The basic combat is decent fun and will keep you busy for hours, although Monolith Soft has found ways of further mixing things up through party members adding different playstyles into the mix. Reyn, for example, has loads of health and he helps by drawing the enemy’s attention away, allowing you to get in there and attack. Melia has the ability to summon buffs which can benefit the whole party, plus debuffing the enemy at the same time. Plus if you find yourself getting a little tired of playing as Shulk, you can switch things up by designating another party member as the lead at any time.

Much like other RPGs, you gain experience and level up as you go. However, there are also other ways to progress. For example, characters can learn more Arts that can change their playstyle and the Arts can be levelled individually to make them more effective in battle and lower the cooldown times. Each character also has multiple skill trees that offer passive buffs once you hit various milestones in the game, and the skills can be shared throughout the party via something called Affinity. The progression systems are good because you always feel like you are making progress towards something. You are gathering XP to further your main character level, but you also have Arts to level up too. There are new skills or armour to purchase. There’s always something to get and level up, meaning you won’t feel lost or stuck.

The Affinity system has a big part to play here, and this acts as the relationships between all the major characters in the game. Each part of Bionis has at least one large village or community that acts as a hub for the quests in the area, and you can complete these quests to raise your Affinity in that area. This can lead to improving connections between NPCs, or you’ll unlock new questlines, and as your Affinity continues to rise you’ll unlock new options and items that you can trade with NPCs. This interconnecting system manages to keep the player engaged and is one of the reasons why Xenoblade Chronicles gets the praise it does.

Given this is a remake, there’s some new content here for fans of the original and that’s through the Future Connected story. This is a new story, which is about 15 hours in playtime and acts as an epilogue through the Bionis area which was cut from the original release. This storyline takes place about a year after the main game and digs deeper into the story of Melia and her relationship with Shulk. The Future Connected storyline has its own unique gameplay mechanics and unique storytelling, which makes it a great addition to the game. The expansion itself is not huge but it’s a good addition to an already great experience.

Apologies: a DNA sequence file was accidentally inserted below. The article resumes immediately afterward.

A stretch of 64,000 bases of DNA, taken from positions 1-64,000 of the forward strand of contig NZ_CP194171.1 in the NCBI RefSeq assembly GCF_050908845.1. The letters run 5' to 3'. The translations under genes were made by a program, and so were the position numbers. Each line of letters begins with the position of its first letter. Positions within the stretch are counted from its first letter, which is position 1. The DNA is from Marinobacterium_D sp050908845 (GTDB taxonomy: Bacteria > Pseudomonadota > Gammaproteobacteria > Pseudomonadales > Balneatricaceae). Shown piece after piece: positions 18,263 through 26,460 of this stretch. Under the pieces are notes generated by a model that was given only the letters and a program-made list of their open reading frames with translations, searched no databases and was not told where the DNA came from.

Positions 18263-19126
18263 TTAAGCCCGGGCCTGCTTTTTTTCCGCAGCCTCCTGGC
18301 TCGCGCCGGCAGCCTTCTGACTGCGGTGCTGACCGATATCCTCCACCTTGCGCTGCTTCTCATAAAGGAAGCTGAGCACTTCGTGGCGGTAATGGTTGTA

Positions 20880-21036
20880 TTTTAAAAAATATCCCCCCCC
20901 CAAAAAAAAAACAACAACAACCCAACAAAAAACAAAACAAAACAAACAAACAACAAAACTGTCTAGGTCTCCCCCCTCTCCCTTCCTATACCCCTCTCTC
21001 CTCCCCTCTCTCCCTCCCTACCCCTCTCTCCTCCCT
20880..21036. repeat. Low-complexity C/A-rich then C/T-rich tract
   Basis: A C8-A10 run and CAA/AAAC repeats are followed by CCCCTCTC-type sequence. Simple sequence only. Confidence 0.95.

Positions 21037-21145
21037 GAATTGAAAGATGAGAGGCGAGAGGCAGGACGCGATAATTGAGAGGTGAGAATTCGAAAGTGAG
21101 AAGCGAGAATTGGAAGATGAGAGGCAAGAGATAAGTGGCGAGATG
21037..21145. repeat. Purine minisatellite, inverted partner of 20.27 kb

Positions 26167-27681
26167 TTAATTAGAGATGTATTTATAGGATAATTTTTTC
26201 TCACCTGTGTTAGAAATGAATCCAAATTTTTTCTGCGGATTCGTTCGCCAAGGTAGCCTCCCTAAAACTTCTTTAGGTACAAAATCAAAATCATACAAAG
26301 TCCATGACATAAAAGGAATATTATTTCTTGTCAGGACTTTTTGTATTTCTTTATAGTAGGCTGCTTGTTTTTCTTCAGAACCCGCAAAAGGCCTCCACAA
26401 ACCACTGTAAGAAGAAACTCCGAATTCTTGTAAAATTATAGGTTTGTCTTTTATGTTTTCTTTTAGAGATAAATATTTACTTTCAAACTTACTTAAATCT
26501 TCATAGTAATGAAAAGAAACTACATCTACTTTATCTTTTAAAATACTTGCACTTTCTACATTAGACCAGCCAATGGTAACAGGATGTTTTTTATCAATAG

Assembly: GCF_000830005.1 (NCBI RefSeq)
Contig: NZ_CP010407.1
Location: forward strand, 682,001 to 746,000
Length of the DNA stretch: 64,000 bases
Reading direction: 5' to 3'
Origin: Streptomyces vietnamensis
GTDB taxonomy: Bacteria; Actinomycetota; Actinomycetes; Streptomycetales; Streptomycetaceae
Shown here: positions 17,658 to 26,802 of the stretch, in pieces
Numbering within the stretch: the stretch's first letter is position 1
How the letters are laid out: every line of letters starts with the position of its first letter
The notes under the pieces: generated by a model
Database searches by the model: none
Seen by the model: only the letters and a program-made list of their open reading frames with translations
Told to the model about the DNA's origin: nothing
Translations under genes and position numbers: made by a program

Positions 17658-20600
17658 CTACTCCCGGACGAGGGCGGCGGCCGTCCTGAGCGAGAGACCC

There is also a new time attack mode which has some great rewards. These are short battles with a freely picked team, or you can select from a premade team. The idea is to win the fight as quickly as possible. You’ll pick up points as you play and the higher the grade for the battle, the better the payout at the end. You can use the coins you win to buy armour and weapons which are exclusive to the time attack shop. It’s a neat distraction from the main game, or if you wanted something else to do while in the world of Xenoblade Chronicles.

Monolith Soft also upgraded the game in many other ways. The whole game has been through with a fine-tooth comb for improvements including side quests displayed on the mini-map, the game directs you where you need to go and the previous clunky UI has been replaced to match the Switch UI. Icons are easier to read, battle information is communicated better and it’s all far less confusing in a game where there are interlocking systems at play. There are also plenty of quality of life updates added to the game making it a very smooth experience tailored for Nintendo Switch.

Xenoblade Chronicles looks great whether you are in docked or handheld mode running at 30 frames per second in either mode. It’s definitely a visually impressive game. The soundtrack too has had an overhaul. Monolith Soft didn’t have the time or the budget to do a full orchestral rework, so only certain tracks have had the full overhaul. The voice acting is also very good, with the actors offering up a convincing performance throughout.

Xenoblade Chronicles: Definitive Edition is simply one of the best JPRGs on Nintendo Switch and sits up there with the best games on the system too. The story is excellent, the action is good fun and has some depth to it, plus this is a great introduction to a huge series which is only growing in popularity. If you have never played a Xenoblade Chronicles title before then do yourself a favour and make that change today.

Developer: Monolith Soft
Publisher: Nintendo
Platform: Nintendo Switch
Release Date: 29th March 2020